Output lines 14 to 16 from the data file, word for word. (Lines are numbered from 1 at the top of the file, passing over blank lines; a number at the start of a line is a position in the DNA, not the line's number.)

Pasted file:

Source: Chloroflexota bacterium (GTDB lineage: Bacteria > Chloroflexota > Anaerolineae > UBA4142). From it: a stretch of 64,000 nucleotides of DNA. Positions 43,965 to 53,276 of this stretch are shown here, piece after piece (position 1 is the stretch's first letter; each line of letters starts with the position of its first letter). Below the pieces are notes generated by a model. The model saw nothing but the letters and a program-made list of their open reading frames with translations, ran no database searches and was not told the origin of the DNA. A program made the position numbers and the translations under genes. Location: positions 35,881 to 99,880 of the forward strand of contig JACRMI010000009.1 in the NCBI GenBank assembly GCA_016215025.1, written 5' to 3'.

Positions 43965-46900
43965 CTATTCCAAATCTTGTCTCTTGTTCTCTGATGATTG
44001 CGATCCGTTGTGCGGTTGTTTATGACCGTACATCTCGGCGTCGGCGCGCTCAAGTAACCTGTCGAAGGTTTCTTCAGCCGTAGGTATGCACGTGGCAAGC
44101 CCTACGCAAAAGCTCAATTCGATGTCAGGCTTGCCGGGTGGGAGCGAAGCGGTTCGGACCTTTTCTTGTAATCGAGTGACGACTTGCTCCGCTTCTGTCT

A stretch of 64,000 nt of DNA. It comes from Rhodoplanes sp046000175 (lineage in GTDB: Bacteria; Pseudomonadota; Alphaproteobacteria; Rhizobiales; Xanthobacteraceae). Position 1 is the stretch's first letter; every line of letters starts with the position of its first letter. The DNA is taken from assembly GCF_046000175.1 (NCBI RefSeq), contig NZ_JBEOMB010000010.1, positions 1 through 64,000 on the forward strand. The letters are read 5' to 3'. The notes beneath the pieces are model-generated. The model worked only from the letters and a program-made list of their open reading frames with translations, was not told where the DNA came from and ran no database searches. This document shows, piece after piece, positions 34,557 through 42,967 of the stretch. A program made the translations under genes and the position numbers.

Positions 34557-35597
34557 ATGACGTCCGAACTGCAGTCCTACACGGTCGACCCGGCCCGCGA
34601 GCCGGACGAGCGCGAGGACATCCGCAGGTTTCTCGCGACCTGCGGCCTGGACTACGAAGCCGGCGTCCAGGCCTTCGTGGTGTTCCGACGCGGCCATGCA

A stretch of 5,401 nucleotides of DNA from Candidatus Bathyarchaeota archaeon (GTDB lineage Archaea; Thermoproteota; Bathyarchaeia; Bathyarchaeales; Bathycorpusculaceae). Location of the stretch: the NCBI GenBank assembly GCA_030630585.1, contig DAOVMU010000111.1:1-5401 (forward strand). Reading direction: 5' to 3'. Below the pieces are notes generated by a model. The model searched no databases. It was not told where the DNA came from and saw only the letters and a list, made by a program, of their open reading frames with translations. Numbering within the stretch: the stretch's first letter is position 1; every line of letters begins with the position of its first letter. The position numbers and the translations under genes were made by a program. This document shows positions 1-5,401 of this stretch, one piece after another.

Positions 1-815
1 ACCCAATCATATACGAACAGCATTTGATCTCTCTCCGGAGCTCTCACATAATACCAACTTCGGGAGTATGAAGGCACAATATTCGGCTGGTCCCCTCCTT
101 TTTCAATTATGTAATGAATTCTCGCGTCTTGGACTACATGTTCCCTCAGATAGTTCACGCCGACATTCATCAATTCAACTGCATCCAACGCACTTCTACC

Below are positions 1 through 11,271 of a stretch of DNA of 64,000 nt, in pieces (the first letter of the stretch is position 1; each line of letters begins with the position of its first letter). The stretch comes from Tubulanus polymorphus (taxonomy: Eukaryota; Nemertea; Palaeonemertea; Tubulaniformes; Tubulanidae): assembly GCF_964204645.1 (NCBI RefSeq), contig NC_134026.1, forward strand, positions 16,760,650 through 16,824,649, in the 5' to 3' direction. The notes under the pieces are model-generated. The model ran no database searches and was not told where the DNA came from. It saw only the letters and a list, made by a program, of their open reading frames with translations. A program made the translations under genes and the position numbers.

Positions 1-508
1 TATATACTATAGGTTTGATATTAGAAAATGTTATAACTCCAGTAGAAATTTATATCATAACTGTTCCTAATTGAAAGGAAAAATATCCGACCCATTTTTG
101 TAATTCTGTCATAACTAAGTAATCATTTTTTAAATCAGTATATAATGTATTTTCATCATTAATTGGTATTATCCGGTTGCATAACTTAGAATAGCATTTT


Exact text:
Below are positions 1 through 11,271 of a stretch of DNA of 64,000 nt, in pieces (the first letter of the stretch is position 1; each line of letters begins with the position of its first letter). The stretch comes from Tubulanus polymorphus (taxonomy: Eukaryota; Nemertea; Palaeonemertea; Tubulaniformes; Tubulanidae): assembly GCF_964204645.1 (NCBI RefSeq), contig NC_134026.1, forward strand, positions 16,760,650 through 16,824,649, in the 5' to 3' direction. The notes under the pieces are model-generated. The model ran no database searches and was not told where the DNA came from. It saw only the letters and a list, made by a program, of their open reading frames with translations. A program made the translations under genes and the position numbers.

Positions 1-508
1 TATATACTATAGGTTTGATATTAGAAAATGTTATAACTCCAGTAGAAATTTATATCATAACTGTTCCTAATTGAAAGGAAAAATATCCGACCCATTTTTG